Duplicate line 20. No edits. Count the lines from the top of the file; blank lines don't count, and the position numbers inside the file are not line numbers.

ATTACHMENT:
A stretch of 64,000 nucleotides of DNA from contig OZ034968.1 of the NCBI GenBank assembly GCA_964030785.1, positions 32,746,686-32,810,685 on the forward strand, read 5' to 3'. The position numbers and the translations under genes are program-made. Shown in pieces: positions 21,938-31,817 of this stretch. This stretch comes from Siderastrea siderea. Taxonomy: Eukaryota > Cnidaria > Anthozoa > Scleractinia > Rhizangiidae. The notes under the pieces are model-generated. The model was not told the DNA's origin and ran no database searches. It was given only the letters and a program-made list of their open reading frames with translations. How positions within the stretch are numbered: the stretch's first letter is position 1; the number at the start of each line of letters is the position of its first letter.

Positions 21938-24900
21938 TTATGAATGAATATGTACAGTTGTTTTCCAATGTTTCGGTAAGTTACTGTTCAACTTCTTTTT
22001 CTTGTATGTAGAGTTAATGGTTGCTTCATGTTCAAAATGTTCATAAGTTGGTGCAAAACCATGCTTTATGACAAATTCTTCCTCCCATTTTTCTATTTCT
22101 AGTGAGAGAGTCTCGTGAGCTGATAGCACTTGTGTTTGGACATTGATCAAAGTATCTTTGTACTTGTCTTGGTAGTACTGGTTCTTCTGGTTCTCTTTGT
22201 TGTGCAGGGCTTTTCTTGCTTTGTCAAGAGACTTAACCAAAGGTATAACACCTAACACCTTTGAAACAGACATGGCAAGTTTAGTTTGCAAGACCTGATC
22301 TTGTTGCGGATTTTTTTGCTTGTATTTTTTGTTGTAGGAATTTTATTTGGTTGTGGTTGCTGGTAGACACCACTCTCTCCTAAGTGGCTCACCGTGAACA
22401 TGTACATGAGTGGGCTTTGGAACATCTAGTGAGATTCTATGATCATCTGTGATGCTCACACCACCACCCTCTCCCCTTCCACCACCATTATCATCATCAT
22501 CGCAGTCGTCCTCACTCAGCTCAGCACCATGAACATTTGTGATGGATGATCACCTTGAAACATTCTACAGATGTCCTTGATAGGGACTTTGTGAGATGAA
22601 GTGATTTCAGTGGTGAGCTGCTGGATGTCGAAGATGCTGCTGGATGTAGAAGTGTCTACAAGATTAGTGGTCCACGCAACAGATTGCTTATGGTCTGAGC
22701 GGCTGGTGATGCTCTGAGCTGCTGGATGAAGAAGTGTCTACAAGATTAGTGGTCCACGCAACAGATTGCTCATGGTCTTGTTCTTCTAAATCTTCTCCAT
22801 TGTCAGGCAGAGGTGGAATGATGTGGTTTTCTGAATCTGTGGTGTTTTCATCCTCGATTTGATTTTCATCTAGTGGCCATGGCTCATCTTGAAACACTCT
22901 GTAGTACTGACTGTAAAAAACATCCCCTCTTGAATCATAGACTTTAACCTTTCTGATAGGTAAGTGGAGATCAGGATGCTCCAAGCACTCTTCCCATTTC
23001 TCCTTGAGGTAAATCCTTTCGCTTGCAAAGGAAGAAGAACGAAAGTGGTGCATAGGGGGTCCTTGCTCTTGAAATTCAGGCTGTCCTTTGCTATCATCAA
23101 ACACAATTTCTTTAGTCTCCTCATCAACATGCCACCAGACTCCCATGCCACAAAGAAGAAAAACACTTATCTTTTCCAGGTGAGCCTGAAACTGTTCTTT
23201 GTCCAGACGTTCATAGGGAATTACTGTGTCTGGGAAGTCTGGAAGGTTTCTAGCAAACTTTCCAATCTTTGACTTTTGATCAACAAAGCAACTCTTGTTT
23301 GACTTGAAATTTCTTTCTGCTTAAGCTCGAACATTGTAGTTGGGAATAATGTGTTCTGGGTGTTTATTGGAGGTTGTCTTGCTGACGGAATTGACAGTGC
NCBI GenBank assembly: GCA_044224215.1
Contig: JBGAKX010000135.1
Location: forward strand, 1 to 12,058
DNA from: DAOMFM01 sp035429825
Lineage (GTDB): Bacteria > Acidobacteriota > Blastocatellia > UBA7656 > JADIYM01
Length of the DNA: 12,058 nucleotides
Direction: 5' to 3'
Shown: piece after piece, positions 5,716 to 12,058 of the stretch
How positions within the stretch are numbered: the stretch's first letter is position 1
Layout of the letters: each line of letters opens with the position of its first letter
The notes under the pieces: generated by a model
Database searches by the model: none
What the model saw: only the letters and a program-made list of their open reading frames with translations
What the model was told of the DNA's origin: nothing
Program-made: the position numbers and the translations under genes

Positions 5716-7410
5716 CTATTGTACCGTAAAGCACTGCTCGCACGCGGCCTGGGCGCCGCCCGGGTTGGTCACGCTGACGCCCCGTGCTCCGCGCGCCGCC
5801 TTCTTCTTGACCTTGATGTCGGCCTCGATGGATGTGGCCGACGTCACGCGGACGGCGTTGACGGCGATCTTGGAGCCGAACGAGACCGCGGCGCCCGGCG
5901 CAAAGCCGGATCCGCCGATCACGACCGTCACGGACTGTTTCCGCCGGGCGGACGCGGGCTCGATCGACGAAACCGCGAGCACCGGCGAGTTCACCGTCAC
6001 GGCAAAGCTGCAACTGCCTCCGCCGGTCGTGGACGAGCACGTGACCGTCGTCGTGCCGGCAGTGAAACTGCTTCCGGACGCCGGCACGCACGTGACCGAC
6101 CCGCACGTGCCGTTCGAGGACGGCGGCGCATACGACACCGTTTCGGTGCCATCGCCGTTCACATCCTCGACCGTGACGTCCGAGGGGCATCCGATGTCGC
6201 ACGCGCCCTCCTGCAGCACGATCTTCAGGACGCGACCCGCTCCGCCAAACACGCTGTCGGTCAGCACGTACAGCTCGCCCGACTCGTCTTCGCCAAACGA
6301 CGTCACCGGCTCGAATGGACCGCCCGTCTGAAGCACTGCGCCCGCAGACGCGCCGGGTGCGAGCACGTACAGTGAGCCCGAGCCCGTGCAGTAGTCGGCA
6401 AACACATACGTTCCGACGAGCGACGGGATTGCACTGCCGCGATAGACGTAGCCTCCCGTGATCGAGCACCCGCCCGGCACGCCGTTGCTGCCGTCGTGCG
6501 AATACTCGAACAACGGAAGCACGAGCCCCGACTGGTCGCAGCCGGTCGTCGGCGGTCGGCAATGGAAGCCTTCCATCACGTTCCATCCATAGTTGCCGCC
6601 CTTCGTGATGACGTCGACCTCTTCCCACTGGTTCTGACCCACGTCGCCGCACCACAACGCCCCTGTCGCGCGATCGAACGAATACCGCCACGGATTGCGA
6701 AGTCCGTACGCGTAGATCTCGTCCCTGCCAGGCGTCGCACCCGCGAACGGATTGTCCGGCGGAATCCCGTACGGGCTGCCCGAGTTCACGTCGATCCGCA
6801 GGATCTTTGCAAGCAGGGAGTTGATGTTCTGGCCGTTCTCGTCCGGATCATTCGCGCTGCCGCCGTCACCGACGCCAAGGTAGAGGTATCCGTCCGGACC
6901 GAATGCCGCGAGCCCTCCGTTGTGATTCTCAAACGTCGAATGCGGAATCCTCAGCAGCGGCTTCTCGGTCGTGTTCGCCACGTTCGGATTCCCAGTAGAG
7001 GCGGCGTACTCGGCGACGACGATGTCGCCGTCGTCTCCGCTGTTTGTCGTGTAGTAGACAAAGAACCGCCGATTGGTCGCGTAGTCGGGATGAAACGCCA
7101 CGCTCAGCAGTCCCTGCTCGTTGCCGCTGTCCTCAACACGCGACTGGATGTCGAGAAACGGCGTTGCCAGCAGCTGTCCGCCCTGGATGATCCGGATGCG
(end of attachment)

Location: forward strand, 1 to 12,058